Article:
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As you know, the ‘I’ in GUI stands for ‘Interface’. So far, we’ve created lovely GUIs, but they don’t really do anything. The whole point of a GUI is that it provides a nice, easy to use interface to a Python program. In this section, you’ll learn how to make a GUI more useful.

Here’s what happens. In this example, the user clicked the button 3 times:


The important bit here is the argument “command=callback” when creating the button. This is the name of the callback function that is called when the button is clicked. Printing something in the Python shell isn’t really in the spirit of a GUI, so let’s make the message appear in a label:

Instead of printing to the shell window, this program just configures the label by changing the text displayed. Here’s what the label looks like before and after the button has been clicked:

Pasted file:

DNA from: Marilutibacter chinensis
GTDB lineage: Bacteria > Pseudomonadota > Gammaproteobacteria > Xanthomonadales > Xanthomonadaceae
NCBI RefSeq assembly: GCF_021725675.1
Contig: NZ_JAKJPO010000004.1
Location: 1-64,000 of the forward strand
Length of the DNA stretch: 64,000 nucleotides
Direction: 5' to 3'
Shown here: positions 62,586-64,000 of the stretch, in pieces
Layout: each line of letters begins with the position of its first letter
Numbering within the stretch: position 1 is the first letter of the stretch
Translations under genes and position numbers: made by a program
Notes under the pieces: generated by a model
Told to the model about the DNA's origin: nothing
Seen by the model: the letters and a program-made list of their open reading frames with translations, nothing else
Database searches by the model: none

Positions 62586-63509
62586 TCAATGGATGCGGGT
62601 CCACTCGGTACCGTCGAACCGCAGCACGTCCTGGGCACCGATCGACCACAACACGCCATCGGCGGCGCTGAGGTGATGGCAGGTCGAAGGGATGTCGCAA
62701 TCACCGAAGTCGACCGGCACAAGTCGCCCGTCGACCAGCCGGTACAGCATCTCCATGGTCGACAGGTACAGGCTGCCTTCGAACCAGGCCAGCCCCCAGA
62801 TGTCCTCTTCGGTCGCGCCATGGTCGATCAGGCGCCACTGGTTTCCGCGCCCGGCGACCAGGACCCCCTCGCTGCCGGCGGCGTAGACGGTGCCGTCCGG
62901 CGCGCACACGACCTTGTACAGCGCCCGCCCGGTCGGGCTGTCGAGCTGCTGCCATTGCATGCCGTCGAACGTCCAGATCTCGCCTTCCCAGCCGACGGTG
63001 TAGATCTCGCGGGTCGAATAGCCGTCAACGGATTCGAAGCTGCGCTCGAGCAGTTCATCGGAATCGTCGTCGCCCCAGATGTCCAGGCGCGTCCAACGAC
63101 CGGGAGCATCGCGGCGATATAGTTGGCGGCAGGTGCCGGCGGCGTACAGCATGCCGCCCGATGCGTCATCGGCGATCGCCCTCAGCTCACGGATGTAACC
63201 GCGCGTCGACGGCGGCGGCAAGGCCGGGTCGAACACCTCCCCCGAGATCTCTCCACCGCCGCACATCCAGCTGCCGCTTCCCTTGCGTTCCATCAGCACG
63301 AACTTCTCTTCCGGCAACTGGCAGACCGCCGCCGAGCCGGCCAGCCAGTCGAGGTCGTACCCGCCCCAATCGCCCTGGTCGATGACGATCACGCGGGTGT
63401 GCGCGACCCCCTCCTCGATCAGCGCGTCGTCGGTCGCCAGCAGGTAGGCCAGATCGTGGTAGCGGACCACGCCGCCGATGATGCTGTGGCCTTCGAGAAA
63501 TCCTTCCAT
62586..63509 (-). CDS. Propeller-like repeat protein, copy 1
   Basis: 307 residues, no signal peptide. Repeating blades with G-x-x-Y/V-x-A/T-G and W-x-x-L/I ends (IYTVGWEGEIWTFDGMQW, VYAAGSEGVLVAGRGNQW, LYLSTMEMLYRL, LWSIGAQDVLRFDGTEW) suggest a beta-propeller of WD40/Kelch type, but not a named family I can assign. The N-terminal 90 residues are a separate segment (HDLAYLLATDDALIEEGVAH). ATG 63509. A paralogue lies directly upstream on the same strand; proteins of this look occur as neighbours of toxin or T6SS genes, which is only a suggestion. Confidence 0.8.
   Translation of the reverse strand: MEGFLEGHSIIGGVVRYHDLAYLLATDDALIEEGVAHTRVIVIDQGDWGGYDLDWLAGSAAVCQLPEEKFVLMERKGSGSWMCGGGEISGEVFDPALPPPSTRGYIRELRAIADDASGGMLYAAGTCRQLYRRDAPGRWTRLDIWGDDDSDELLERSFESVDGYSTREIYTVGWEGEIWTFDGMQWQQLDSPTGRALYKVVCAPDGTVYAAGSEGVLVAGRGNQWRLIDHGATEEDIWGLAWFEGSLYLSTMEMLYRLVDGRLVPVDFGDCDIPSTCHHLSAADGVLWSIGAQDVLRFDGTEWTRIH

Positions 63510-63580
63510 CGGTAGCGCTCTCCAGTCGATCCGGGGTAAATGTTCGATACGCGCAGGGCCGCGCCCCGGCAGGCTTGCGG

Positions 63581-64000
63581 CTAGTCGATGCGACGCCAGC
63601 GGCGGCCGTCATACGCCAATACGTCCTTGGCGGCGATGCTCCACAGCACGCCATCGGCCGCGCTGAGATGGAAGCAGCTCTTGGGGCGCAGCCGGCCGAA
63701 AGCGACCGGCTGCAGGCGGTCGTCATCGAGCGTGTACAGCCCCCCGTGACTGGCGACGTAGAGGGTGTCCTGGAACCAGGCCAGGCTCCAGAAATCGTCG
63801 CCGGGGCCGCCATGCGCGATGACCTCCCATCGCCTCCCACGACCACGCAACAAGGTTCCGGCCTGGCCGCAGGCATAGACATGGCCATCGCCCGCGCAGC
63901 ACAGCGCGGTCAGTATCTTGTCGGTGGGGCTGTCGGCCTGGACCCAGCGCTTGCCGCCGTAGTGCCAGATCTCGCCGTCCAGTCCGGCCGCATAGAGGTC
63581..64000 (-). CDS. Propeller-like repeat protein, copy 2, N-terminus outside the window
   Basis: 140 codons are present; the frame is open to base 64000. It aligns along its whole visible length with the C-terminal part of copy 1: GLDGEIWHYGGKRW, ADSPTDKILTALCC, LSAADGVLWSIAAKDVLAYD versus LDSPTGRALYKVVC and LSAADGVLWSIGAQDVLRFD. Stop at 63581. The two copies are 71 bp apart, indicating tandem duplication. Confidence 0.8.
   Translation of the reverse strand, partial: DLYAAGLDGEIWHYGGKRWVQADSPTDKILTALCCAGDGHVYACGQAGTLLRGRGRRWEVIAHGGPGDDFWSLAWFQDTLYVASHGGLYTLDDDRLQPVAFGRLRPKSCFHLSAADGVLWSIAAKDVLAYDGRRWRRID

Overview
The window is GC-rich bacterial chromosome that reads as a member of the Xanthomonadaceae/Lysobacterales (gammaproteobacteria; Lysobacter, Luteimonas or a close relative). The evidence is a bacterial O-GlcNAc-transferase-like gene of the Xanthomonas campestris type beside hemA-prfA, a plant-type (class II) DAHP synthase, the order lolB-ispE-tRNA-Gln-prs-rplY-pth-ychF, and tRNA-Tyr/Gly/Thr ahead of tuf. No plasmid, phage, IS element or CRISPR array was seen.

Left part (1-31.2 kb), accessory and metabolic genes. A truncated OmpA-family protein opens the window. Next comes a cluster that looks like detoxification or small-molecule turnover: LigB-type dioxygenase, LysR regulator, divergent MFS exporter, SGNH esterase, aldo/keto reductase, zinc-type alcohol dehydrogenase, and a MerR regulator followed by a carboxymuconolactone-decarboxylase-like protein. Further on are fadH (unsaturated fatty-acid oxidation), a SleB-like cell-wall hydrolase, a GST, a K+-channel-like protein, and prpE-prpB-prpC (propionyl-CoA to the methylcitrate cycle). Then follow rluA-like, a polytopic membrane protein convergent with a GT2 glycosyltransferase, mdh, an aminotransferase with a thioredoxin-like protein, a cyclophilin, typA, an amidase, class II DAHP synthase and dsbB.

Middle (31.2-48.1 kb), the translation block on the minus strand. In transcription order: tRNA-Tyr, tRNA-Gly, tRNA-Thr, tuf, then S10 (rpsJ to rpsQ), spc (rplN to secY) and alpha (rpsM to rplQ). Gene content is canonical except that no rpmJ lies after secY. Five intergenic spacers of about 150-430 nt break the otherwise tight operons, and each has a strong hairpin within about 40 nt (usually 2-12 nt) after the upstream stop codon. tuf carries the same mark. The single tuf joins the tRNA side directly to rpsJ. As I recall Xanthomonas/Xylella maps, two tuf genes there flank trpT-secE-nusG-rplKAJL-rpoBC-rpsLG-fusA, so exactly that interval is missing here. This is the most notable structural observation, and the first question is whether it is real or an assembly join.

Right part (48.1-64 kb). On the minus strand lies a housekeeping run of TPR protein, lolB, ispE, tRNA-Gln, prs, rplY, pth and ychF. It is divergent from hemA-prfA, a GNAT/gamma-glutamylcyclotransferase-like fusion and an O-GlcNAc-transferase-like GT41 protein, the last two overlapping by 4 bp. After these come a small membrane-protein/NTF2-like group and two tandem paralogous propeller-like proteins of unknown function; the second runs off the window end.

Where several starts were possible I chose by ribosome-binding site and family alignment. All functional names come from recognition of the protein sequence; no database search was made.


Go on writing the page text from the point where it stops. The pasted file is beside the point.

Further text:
A callback to update a label

We could also use variables in our programs, like this program to count the number of times a button has been clicked:

There isn’t really anything here that you haven’t seen before, except for the use of theĀ global keyword:

This just tells the function that it should use the variable called ‘presses’ that has been declared globally (i.e. outside of the function itself).

A program to count button presses

Did I really click that button 4239 times? No? Then how did I make that printscreen?


Develop a program to change the background colour of a window by clicking one of 2 buttons. For example the following window can be changed to blue of red by clicking the buttons. I have defined 2 separate functions called ‘makeBlue()’ and ‘makeRed()’.

Changing the window colour with buttons

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